Learn about Acadians
and the Francophonie
Canada’s largest lobster!
New Brunswick’s biggest star is 11 metres long and 5 metres tall, weighs 90 tonnes and would be delicious with several litres of garlic butter! We’re referring to the giant Shediac lobster, which was created in 1989 to highlight the importance of the regional lobster fishing industry.
In Canada, there are approximately 700 French-language schools outside of Quebec. Most of them are located in Ontario. The Maritimes take second place, with 125 French-language schools and 4 post‑secondary institutions.
Acadia: To infinity and beyond!
A smaller version of the Acadian flag went into space, not once but twice! The first time was in 1996, and the second was in 1998. And it was all thanks to researchers from the University of Moncton!
Where are the French-speaking Canadians?
According to the Secrétariat du Québec aux relations canadiennes (Quebec secretariat for Canadian relations), half of all French‑speaking Canadians outside of Quebec live in Ontario. The other half are split equally between New Brunswick and the other provinces!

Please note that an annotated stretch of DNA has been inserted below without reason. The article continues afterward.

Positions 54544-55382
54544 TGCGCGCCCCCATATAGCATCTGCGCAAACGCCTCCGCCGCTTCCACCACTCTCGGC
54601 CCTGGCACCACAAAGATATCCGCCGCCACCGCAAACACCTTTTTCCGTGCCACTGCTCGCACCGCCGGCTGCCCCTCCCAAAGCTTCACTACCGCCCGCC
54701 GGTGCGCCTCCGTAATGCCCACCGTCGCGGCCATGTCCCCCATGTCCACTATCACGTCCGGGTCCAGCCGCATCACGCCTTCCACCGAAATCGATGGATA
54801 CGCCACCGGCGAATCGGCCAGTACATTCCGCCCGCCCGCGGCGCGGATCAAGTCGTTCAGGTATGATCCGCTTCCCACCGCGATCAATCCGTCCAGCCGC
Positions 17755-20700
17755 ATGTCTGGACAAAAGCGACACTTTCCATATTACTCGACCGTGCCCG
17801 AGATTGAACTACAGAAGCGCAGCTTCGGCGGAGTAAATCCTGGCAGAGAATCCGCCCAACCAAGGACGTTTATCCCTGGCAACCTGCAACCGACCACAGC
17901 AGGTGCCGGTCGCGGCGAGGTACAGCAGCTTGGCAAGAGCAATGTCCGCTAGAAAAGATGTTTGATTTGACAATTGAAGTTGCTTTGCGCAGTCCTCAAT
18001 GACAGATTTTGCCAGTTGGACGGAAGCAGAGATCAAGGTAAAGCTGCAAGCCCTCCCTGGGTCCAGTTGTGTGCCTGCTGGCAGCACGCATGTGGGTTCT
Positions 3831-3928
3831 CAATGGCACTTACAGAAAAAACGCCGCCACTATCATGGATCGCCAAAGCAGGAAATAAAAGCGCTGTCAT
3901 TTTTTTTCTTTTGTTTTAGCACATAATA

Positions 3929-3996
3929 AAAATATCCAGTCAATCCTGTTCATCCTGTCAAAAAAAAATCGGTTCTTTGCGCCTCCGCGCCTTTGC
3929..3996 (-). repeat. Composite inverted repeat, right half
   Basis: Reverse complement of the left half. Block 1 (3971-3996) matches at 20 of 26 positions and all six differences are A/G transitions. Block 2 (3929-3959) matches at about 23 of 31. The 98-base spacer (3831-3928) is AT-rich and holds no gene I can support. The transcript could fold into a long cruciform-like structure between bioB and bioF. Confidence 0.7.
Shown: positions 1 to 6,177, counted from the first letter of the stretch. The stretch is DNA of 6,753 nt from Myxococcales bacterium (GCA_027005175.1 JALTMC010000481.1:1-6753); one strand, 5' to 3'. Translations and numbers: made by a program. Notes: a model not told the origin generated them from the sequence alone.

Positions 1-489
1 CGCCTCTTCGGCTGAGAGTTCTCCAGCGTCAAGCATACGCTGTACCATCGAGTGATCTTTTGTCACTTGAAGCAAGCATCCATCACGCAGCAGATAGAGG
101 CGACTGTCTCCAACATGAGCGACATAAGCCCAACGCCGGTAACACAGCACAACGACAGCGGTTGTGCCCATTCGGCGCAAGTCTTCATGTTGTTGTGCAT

Acadia enters the ring!
Boxing put one of the first Acadian stars, Yvon Durelle, on the map. He was from Baie‑Sainte-Anne, New Brunswick, and was among the top 10 boxers in the world in 1957.
Services in both languages
In 1969, New Brunswick became the first officially bilingual province. It was the same year that the Official Languages Act was adopted in Canada! To this day, it’s the only province with that title.
Is it a red planet? No, it’s a red island! Prince Edward Island is known for its red soil, which differs from the brown earth found elsewhere in Canada. Why? The high concentration of rust in the rock and soil gives the dirt its distinctive colour.
on the next page!